Spain capital flight doubles as risk of European bailout rises (+video)
Capital flight from Spain has doubled to a new record and the country has demanded the European Central Bank recapitalize its teetering financial system, warning that the alternative is a broader bailout that could rock the European economy.
Distraught Spain is playing a high-stakes game of chicken with the European Union, using to its advantage the likelihood that it will drag Europe and the rest of the world into a downward economic spiral if it doesn't get the funds it needs to keep its banks afloat.Skip to next paragraph
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“The battle for the euro is being waged now in very important countries like Italy and Spain,” Spanish Economy Minister Luis de Guindos said yesterday.
Spain faces a raft of economic problems, but the government insists that if the European Central Bank provides the lifeline that Spain's reeling banks need, the other issues will resolve themselves because structural reforms to the economy are already in place. All it needs, other than affordable credit, is time, the government says.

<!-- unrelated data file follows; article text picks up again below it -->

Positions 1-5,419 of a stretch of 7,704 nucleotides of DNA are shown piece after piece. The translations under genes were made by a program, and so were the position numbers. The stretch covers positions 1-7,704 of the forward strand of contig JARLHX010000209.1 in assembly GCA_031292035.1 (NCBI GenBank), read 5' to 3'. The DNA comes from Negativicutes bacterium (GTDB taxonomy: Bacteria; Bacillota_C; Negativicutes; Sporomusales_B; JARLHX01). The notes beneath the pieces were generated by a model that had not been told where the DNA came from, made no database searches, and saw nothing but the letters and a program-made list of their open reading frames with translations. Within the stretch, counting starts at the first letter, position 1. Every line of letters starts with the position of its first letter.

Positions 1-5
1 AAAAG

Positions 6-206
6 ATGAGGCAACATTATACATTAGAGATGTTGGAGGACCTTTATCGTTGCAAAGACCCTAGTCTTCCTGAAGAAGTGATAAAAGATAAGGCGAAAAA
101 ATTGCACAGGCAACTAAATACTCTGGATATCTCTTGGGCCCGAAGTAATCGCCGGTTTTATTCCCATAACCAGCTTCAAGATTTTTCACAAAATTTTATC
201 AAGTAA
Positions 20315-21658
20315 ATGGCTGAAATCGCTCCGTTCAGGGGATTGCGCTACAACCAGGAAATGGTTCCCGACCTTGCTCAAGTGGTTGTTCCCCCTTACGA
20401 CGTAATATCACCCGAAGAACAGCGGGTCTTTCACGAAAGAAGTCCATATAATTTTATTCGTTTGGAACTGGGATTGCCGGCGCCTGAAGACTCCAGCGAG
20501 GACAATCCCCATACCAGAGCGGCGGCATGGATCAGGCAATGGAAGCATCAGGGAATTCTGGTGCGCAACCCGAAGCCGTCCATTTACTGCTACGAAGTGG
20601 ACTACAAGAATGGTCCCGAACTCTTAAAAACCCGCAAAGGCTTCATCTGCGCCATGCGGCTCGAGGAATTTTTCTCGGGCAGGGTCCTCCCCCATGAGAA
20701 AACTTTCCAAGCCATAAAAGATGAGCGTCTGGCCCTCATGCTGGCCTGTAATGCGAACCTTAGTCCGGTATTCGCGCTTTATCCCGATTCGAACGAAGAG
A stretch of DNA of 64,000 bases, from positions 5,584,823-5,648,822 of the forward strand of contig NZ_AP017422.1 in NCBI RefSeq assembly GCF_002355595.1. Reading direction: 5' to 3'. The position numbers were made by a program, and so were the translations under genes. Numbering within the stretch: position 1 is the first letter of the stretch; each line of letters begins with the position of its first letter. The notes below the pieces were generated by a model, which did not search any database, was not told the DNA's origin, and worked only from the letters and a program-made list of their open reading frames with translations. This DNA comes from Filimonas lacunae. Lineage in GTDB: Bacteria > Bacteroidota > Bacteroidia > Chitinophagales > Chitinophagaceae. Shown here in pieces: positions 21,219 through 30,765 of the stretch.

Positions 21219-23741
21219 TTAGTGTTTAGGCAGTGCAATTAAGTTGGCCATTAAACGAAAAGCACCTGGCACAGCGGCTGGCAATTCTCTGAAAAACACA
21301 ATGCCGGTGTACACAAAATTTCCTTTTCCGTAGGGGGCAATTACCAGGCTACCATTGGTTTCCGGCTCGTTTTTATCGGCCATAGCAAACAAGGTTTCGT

But the fiscal conservatives, led by Germany, are not flinching.
Spain, Europe’s fourth biggest economy and home to some of world’s biggest banks, is neck-deep in a crisis that has bled into just about every aspect of daily life. There is little cash, the economy is shrinking, there's no credit, and pessimism abounds. People are wondering what currency to convert their savings to and how to open bank accounts in Switzerland, an unthinkable scenario just a year ago.
Spain says it needs around 50 billion euros to recapitalize its banks, but it’s unclear where the money will come from. Mr. de Guindos said that “in the next few days, very important steps will be taken” to inject money directly into European banks – something that European authorities have so far rejected.
Spain's Central Bank said today that capital flight in March surged to 66 billion euros, double the previous record set in December 2011, before the worst of the country’s economic problems were exposed.
The Spanish government says that the remedy for the situation is not more reform but cash at affordable rates to jumpstart the economy – something that only the ECB can do. The cost of borrowing has broken records this week and is slowly climbing to the unsustainable rate of 7 percent for a 10-year government bond. The money saved by steep budget cuts is increasingly going to cover the higher cost of government borrowing and the deficit is growing. The benchmark stock index is at its lowest point for decades. And this is all likely to worsen.